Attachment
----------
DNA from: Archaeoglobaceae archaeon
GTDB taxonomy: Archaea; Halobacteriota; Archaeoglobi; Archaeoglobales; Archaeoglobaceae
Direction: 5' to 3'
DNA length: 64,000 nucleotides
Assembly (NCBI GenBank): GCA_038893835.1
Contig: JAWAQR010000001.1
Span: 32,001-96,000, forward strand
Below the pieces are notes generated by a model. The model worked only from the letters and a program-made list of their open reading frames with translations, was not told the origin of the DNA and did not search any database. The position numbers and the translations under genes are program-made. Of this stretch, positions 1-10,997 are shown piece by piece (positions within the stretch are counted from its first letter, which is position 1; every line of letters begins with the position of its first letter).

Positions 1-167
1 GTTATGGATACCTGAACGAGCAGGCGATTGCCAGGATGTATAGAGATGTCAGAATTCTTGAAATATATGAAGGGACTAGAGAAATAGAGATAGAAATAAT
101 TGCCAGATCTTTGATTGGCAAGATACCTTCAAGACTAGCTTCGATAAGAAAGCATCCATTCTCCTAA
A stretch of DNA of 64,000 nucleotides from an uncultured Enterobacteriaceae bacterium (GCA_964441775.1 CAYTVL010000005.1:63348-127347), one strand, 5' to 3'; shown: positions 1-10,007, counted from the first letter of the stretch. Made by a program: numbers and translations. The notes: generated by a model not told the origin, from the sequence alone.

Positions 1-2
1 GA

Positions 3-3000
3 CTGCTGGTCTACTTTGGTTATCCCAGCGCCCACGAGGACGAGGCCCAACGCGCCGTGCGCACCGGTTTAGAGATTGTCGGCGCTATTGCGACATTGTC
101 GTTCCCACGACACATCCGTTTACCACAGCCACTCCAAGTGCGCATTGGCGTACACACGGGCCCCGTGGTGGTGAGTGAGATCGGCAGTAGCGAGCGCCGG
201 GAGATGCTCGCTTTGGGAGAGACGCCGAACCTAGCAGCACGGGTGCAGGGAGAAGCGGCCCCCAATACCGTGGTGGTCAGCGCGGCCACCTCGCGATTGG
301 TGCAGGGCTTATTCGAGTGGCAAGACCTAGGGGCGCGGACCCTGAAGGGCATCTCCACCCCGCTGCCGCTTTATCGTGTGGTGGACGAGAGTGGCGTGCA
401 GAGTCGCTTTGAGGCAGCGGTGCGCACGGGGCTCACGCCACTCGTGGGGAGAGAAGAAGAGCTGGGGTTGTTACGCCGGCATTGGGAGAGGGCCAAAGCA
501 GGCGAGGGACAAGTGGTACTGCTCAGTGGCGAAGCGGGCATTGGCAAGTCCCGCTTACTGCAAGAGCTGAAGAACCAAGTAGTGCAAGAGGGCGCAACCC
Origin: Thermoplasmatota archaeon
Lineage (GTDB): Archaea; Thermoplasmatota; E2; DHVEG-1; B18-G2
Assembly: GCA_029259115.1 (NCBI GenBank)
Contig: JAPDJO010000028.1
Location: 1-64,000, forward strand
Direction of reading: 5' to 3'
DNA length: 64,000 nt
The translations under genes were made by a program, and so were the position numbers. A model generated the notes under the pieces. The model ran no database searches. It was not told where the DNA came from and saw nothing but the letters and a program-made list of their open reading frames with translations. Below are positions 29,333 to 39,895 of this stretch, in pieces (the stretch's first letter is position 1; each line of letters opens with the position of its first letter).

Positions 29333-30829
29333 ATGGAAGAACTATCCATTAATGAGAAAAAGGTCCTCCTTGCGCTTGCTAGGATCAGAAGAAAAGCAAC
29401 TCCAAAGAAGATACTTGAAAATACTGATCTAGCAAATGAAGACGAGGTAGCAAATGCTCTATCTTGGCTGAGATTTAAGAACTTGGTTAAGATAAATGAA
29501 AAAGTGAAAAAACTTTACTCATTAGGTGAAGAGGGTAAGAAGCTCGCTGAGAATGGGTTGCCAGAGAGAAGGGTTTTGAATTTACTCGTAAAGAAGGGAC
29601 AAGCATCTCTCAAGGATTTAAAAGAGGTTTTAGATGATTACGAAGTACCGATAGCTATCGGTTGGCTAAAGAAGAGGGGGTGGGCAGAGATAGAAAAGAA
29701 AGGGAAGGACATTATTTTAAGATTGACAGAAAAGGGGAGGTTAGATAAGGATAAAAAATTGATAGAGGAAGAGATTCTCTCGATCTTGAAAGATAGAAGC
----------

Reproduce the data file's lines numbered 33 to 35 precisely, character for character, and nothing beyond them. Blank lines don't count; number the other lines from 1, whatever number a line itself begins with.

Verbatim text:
29501 AAAGTGAAAAAACTTTACTCATTAGGTGAAGAGGGTAAGAAGCTCGCTGAGAATGGGTTGCCAGAGAGAAGGGTTTTGAATTTACTCGTAAAGAAGGGAC
29601 AAGCATCTCTCAAGGATTTAAAAGAGGTTTTAGATGATTACGAAGTACCGATAGCTATCGGTTGGCTAAAGAAGAGGGGGTGGGCAGAGATAGAAAAGAA
29701 AGGGAAGGACATTATTTTAAGATTGACAGAAAAGGGGAGGTTAGATAAGGATAAAAAATTGATAGAGGAAGAGATTCTCTCGATCTTGAAAGATAGAAGC